Vocal cord tissue grown in a lab for the first time

Vocal cord tissue has been grown in the lab for the first time, paving the way for potentially revolutionary treatments for people who have lost their vocal cords.

Stars such as Adele, Frank Ocean and John Mayer have been afflicted with vocal cord damage — and have undergone extensive, and expensive, treatment to deal with it. But now researchers have found a solution to outdated ways of dealing with vocal cord damage — by growing them in a lab.

Previous vocal cord treatment required patients, who had received transplanted cords from cadavers, to be injected with huge doses of immunosuppresants. But a team from the University of Wisconsin Medical School has come up with a new way of transplanting cords. They successfully grew 170 sets of vocal cords in a lab — cords that don’t require the usual round of immunosuppresants.
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The team collected cells from four live volunteers and one cadaver and grew them on small collagen scaffolds. Once they had grown into functional vocal cords — which took around two weeks — they were grafted onto the kidneys of mice to see if they would be rejected. The experiments suggest that lab-grown vocal cords could be accepted by humans — without the previously required drugs.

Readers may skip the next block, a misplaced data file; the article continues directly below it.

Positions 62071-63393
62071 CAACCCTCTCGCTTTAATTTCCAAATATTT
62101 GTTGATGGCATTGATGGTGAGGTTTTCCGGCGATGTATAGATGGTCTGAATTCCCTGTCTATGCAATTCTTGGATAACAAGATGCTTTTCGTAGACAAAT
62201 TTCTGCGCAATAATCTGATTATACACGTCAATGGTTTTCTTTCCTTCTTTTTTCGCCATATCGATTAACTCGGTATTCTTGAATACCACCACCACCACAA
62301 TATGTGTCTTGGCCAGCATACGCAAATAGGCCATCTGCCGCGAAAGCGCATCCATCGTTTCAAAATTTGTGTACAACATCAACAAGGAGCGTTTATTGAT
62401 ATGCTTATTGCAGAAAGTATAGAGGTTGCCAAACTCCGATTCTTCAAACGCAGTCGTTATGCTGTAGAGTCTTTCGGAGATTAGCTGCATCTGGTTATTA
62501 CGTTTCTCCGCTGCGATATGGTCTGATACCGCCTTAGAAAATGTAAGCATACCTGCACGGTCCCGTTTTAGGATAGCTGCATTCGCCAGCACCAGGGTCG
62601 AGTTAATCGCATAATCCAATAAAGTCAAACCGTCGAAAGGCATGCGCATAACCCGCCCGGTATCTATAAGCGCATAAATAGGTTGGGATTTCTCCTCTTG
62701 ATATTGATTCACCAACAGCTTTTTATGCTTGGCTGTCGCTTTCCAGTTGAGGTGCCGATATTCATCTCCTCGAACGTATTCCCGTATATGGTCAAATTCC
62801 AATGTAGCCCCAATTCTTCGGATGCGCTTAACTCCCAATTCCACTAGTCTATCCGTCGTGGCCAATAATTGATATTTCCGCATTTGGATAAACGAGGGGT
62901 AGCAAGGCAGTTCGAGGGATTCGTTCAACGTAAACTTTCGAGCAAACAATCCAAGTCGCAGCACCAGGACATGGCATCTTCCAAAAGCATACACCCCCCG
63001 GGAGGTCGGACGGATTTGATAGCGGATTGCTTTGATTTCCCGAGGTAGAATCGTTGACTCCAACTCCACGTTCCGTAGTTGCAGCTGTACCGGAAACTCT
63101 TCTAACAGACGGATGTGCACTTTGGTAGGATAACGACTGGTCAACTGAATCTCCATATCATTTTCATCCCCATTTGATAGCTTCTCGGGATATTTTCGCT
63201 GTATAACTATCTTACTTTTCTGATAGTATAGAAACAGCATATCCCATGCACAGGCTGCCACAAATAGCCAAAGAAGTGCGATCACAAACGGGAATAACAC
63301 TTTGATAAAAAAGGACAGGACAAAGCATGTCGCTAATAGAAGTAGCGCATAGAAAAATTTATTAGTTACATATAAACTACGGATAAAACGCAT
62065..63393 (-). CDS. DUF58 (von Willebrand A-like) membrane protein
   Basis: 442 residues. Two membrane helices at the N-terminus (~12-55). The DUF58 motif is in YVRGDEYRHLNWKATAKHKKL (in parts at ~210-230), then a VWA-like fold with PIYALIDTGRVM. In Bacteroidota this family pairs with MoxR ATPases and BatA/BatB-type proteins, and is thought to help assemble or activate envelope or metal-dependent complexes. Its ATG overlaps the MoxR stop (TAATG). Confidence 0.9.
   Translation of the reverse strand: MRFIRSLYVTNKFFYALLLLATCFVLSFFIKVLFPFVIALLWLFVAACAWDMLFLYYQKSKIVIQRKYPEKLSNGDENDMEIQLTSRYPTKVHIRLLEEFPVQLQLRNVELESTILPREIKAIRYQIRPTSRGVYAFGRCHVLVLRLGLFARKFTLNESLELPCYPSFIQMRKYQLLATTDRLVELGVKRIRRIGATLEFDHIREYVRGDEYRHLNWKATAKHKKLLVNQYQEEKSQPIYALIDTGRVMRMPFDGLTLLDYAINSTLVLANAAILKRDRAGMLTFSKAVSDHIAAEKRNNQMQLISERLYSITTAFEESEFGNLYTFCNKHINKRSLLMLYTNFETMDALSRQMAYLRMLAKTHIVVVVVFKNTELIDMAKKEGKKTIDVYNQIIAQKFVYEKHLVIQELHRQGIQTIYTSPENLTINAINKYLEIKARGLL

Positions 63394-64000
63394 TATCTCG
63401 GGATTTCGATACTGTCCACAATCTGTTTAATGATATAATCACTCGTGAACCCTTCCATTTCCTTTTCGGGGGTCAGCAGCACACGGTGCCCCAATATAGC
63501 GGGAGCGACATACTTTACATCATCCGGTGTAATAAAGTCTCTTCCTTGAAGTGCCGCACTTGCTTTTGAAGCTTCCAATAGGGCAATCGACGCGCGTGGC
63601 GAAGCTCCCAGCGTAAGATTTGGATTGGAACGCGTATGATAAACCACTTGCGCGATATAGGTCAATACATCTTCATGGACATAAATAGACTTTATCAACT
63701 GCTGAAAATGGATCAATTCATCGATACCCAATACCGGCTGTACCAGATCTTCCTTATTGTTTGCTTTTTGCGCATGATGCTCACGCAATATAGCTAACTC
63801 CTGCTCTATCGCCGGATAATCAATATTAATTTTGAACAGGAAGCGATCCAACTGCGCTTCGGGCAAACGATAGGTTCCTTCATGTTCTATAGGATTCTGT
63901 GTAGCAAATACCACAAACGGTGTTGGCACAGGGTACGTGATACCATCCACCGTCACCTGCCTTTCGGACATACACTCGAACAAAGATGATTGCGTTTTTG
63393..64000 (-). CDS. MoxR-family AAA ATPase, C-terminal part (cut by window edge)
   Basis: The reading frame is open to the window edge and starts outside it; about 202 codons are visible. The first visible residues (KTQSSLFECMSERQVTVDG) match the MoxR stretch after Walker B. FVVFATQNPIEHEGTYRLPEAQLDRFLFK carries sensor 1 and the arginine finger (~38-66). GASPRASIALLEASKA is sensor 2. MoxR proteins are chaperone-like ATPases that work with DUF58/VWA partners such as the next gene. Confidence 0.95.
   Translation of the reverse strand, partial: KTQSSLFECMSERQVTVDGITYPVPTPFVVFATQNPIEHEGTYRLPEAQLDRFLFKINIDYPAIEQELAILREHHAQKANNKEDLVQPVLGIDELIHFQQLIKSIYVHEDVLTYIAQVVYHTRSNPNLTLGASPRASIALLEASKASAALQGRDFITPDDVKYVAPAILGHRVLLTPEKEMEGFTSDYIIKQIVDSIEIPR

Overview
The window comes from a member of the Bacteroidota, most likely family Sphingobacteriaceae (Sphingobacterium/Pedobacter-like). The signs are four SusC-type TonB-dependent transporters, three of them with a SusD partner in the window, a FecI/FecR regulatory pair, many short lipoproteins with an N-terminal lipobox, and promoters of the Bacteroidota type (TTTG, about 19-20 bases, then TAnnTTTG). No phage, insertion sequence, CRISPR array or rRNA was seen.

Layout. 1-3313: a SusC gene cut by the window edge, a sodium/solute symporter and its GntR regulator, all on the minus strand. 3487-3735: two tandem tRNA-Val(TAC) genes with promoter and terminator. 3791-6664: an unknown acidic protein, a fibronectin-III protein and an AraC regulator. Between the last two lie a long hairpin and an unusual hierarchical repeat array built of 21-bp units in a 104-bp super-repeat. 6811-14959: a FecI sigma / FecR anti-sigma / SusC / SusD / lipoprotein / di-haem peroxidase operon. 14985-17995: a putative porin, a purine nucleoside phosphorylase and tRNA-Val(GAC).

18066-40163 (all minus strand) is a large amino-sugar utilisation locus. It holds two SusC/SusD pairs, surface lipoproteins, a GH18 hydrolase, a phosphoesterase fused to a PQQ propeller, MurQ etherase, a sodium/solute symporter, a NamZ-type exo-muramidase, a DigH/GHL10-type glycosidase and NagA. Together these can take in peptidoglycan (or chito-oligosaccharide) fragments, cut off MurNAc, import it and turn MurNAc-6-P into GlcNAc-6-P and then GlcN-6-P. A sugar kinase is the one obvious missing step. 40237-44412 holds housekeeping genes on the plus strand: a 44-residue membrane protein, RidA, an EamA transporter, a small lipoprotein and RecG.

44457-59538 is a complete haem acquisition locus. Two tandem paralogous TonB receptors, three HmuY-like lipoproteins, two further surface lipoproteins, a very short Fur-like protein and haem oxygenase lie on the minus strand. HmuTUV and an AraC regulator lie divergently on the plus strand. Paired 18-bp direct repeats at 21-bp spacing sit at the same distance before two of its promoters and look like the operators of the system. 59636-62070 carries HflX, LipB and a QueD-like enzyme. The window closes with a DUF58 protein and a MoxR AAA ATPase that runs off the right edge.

Engineered Vocal Fold TissueUWMedicine

The team also attached voice tissues to removed larynxes in dogs, placed them in a plastic tube to mimic a windpipe and blew air through them — and the tones produced were similar to natural voice boxes in humans.

“We never imagined that we would see the impressive level of function that we did,” said study senior author Nathan Welham in a statement.